So Foxy-woxy went into his cave, and he didn't go very far, but turned round to wait for Henny-penny, Cocky-locky, Ducky-daddles, Goosey-poosey, and Turkey-lurkey. So at last at first Turkey-lurkey went through the dark hole into the cave. He hadn't got far when 'Hrumph', Foxy-woxy snapped off Turkey-lurkey's head and threw his body over his left shoulder. Then Goosey-poosey went in, and 'Hrumph', off went her head and Goosey-poosey was thrown beside Turkey-lurkey. Then Ducky-daddles waddled down, and 'Hrumph', snapped Foxy-woxy, and Ducky-daddles's head was off and Duckydaddies was thrown alongside Turkey-turkey and Gooseypoosey. Then Cocky-locky strutted down into the cave, and he hadn't gone far when 'Snap, Hrumph!' went Foxy-woxy, and Cocky-locky was thrown alongside of Turkey-lurkey, Gooseypoosey, and Ducky-daddles.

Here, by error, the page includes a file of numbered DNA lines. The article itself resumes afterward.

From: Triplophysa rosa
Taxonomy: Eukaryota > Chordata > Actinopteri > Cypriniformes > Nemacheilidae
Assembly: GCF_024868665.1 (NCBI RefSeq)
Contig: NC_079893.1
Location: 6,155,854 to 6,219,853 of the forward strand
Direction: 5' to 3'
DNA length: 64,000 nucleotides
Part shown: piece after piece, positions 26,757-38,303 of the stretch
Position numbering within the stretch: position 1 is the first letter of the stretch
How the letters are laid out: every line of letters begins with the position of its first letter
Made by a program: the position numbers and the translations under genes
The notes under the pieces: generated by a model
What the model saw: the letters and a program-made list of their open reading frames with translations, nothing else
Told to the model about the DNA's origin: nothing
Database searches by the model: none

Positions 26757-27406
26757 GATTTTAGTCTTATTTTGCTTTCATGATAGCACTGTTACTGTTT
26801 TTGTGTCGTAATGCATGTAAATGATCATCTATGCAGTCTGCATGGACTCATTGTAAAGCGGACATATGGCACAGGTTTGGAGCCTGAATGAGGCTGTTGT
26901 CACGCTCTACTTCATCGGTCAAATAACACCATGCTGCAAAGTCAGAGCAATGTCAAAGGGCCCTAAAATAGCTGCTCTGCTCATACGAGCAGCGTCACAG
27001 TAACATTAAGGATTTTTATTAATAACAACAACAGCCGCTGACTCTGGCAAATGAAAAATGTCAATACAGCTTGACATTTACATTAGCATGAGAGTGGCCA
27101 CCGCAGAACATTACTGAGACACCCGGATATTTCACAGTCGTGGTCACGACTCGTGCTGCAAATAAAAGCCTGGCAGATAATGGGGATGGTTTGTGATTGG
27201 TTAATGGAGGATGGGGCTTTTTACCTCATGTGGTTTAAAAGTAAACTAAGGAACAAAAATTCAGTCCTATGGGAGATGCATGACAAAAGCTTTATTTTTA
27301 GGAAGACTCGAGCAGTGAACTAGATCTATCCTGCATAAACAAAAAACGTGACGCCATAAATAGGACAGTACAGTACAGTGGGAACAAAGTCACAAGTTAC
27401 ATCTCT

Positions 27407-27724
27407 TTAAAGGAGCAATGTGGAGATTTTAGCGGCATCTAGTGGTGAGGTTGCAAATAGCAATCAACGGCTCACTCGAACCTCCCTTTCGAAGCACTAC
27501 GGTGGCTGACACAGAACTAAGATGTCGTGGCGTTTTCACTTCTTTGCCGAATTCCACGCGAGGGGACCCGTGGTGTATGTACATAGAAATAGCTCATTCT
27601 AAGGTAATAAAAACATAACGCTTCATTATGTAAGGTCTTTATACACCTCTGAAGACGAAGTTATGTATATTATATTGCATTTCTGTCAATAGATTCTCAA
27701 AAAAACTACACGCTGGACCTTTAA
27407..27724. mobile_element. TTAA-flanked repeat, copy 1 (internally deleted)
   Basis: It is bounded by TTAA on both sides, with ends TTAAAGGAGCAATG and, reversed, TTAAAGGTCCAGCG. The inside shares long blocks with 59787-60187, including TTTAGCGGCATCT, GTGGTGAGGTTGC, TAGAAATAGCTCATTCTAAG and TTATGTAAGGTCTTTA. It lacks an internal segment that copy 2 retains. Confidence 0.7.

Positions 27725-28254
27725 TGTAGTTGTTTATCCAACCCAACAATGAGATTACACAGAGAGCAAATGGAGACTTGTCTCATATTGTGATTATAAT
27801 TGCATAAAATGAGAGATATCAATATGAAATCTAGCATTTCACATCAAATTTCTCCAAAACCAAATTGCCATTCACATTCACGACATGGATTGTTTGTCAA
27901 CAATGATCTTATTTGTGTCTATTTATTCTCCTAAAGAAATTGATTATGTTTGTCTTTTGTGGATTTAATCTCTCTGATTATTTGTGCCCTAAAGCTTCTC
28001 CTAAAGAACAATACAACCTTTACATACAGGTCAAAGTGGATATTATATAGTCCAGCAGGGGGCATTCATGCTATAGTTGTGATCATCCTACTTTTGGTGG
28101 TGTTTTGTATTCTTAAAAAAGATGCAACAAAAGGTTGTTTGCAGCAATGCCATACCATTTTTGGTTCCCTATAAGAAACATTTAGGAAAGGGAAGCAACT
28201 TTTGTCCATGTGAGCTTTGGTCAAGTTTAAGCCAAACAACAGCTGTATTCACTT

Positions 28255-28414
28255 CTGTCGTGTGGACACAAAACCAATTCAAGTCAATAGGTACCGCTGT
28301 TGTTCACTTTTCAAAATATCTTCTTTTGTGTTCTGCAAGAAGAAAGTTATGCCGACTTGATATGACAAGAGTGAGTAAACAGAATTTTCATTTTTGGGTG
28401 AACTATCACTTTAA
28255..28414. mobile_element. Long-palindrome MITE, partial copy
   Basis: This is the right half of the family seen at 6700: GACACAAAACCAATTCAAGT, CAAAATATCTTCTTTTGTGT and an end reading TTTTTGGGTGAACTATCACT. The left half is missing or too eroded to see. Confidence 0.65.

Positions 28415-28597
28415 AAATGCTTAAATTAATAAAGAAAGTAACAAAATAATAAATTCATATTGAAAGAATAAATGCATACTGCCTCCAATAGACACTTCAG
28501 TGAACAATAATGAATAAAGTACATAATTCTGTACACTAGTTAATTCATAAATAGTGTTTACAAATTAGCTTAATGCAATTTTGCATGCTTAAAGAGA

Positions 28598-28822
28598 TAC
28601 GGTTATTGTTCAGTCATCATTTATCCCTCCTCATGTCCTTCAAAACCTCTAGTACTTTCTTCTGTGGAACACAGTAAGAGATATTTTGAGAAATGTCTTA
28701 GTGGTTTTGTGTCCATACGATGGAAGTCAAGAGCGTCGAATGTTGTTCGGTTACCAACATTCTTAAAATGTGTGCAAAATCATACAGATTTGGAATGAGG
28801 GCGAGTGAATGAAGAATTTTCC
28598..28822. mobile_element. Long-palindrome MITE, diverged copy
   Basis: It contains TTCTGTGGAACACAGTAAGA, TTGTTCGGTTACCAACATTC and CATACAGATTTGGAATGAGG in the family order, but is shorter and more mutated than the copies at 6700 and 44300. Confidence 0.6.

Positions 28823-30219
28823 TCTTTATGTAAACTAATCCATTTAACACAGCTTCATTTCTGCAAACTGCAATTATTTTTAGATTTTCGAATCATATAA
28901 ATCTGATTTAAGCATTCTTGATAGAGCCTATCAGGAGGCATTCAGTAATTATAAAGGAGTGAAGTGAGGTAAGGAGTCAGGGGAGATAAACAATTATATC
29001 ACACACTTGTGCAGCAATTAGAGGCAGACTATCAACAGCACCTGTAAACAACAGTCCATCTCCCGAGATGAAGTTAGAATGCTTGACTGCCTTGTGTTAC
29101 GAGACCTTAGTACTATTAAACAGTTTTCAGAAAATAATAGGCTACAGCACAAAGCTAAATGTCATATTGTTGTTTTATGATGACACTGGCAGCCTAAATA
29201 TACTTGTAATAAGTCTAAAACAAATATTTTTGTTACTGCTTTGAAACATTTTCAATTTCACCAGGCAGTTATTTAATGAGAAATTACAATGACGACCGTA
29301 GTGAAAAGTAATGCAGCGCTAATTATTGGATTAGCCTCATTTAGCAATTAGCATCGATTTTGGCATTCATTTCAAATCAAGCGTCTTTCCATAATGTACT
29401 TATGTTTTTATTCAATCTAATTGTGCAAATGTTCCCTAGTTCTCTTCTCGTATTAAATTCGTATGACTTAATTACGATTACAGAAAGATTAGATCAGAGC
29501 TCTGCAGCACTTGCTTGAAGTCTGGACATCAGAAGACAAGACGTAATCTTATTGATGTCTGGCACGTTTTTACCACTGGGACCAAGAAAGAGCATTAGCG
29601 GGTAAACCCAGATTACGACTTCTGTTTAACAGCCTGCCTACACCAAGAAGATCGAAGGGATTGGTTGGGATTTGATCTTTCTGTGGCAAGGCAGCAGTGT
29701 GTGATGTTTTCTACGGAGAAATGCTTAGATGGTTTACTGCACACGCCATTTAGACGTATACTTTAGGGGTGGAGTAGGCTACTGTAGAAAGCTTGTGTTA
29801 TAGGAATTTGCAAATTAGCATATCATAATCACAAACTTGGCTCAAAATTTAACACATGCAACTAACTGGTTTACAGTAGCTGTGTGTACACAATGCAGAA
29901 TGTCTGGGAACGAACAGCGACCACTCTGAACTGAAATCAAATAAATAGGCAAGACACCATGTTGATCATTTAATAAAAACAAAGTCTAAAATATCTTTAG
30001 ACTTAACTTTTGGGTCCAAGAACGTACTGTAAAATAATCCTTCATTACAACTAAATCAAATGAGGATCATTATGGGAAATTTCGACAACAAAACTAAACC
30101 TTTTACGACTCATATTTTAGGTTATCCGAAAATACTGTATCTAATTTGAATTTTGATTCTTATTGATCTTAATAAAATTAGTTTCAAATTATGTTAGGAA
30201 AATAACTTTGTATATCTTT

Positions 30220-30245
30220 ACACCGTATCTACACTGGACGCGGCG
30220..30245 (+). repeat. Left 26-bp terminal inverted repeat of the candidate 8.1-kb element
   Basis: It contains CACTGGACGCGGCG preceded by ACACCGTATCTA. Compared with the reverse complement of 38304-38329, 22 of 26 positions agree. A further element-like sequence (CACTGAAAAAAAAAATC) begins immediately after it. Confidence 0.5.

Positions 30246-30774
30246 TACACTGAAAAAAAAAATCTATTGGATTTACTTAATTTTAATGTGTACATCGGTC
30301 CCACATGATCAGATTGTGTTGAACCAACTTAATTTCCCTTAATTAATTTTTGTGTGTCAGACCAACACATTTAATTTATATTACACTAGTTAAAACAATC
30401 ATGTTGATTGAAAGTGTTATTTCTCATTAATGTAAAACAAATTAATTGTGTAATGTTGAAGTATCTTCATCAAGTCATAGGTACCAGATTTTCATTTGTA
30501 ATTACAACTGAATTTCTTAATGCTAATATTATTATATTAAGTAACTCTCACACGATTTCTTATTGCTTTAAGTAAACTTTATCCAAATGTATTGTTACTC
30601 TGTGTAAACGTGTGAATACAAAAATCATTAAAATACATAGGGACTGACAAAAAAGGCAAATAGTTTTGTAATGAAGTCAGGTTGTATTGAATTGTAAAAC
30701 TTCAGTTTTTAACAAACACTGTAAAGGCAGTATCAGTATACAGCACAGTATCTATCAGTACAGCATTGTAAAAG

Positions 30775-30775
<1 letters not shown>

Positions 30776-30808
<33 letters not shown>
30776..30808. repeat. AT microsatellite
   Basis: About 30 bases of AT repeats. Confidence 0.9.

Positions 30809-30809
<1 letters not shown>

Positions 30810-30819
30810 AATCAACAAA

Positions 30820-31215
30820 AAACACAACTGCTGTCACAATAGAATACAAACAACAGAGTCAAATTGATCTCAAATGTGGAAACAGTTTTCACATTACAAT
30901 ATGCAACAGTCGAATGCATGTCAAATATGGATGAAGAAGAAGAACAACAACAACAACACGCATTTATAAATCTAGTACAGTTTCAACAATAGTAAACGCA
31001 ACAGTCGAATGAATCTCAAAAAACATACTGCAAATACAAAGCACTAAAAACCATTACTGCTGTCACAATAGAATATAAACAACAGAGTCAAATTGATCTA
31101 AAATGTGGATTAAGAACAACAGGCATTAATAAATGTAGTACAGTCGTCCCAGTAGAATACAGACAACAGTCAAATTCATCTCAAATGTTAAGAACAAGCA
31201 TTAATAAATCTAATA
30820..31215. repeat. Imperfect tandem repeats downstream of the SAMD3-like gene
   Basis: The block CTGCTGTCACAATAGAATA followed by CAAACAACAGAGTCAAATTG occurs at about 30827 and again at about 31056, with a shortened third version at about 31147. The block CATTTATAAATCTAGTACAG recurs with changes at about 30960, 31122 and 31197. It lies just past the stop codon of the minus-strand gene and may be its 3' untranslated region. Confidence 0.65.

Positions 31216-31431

But Foxy-woxy had made two bites at Cocky-locky, and when the first snap only hurt Cocky-locky, but didn't kill him, he called out to Henny-penny. But she turned tail and off she ran home, so she never told the king the sky was a-falling.

Here endeth the lesson.

Michael Walsh is a journalist, author, and screenwriter. He was for 16 years the music critic and a foreign correspondent for Time Magazine. His works include the novels As Time Goes By, And All the Saints, and the bestselling “Devlin” series of NSA thrillers; as well as the nonfiction bestseller, The Devil’s Pleasure Palace and its sequel, The Fiery Angel. His latest book, Last Stands, a study of military history from the Greeks to the present, will be published by St. Martin's Press in December. Follow him on Twitter @dkahanerules